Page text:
Governor Arnold Schwarzenegger kicked off California’s health care reform debate today with a call to provide health coverage for all Californians. The Governors Health Care Proposal has three essential elements:
- Prevention, health promotion, and wellness
- Coverage for all Californians
- Affordability and cost containment
Schwarzenegger’s proposal is more mainstream than the health care reform proposals put forward by the Clinton Administration in the early-90’s. Schwarzenegger’s plan increases the state’s oversight and engagement in health care, but doesn’t go nearly as far in this direction as Clinton sought.
Ironically, the governor’s proposal does contain elements of SB 2, the legislation requiring employers of a certain size to purchase coverage for their employees or pay a tax. SB 2 was signed into law by Governor Gray Davis during the buildup to his recall, but was later overturned by California voters in a 2004 Referendum.
The Governor and his team clearly kept a close eye on the politics of their reform plan as it took shape. For nearly every stakeholder (insurers, physicians, hospitals, consumers) there’s a “gain” to offset their share of the “pain.” Unfortunately for the target audience of this blog, the stakeholder which seems to incur the most pain with the least gain are insurance agents.
The reason is that the Schwarzenegger health care reform proposal calls for insurers and HMOs to spend 85 percent of every premium dollar they receive on patient care. Yes, every Californian will need to purchase health coverage and every carrier will need to accept all comers. Schwarzenegger’s team estimates this would bring 1.3 million Californians into the private market with 410,000 of them buying employer-sponsored coverage and 890,000 purchasing individual coverage. This is a nice and substantial boost to any agents’ potential client base.
But let’s face it, if carriers only have 15 percent of the premium dollar to spend on all administrative and marketing expenses there isn’t going to be a lot set aside for distribution costs. Many carriers will continue to try to work with agents, but they’ll be forced to pay lower commissions or low, fixed fees. And some will simply bring all sales in-house. Considering that currently, the income from any particular sale averages only a bit more than a typical agent’s phone bill, this isn’t good news.
Let me be clear, I’m not suggesting agents give up on this market segment – far from it. The proposal just came out today. Maybe I’m missing something important. And there’s still a lot of questions to be answered. Just two examples:
- Does the 85 percent patient care target apply to each health plan, each market segment, or to all medical plans offered by a carrier to all of their customers? and
- Can a portion of agent commissions be attributed to claims by classifying it as a service fee?
Also, there’s a lot of debate yet to come. There will be changes to the governor’s proposal. Advocates on the left and the right have strong opinions and meaningful leverage. The governor has defined the starting point of this debate, not the finishing line. And this will be marathon, not a sprint. For those who read my 2007 predictions, I’m pretty confident we’re at least two years away from anything definitive emerging from Sacramento. And then there’ll be the initiatives and the law suites and the 2008 campaign and … well you get the idea.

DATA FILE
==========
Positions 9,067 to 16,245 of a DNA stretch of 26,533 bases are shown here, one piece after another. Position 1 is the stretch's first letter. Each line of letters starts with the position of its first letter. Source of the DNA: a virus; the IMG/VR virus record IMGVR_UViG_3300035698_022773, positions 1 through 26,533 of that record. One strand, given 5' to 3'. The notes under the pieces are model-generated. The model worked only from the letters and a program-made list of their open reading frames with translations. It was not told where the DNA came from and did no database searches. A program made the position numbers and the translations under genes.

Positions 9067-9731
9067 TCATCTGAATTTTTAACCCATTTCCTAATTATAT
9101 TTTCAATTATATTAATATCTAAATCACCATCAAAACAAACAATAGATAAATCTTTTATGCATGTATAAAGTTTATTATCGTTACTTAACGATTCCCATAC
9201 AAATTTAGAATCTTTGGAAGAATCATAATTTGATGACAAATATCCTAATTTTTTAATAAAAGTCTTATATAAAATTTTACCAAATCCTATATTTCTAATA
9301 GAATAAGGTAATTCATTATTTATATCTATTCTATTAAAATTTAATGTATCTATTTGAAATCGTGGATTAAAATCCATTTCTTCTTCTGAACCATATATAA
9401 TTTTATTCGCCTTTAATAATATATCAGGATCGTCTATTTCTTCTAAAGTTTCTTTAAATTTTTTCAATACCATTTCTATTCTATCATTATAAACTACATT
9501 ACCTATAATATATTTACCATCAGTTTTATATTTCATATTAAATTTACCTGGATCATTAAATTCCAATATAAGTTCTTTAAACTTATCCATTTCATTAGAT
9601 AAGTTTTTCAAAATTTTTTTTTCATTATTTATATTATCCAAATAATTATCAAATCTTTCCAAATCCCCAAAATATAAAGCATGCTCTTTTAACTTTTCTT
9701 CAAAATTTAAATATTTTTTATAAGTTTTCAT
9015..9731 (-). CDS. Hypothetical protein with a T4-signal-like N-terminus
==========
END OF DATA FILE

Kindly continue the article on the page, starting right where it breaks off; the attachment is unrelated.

What I am suggesting is that agents get involved – very involved – in the reform debate. The California Association of Health Underwriters provided substantial input to the governor’s advisors as they developed the plan. CAHU is well positioned to influence the final outcome as the proposals morph into legislation. If you’re not a member of CAHU, I strongly urge you to join – today. You can even join online (please tell them I sent you). Not since the debate over small group health reform (AB 1672) has a strong agent voice been more important.
While a critical first step, joining CAHU is only the beginning. Health insurance agents need to get personally involved in the upcoming health care reform debate. We provide a key perspective. We know first hand what works in today’s system and what’s broken. We also need to explain – clearly and forcefully – what we add to the system. After all, if decision makers don’t understand and value our role in the system, why should they make any effort to preserve that role?Personal involvement in the debate means following political and legislative developments (CAHU can help here and so will this blog). It means educating legislators, clients and the media. It means writing letters to Sacramento and to your local paper. It means volunteering, or recruiting someone from CAHU, to speak to organizations in your community on the health care reform issue.
As independent agents we have a unique and critical perspective on health care coverage reform. The Governor has placed this issue front-and-center. Change is coming. For the sake of our clients and our profession, it’s up to us to make sure it’s change for the better.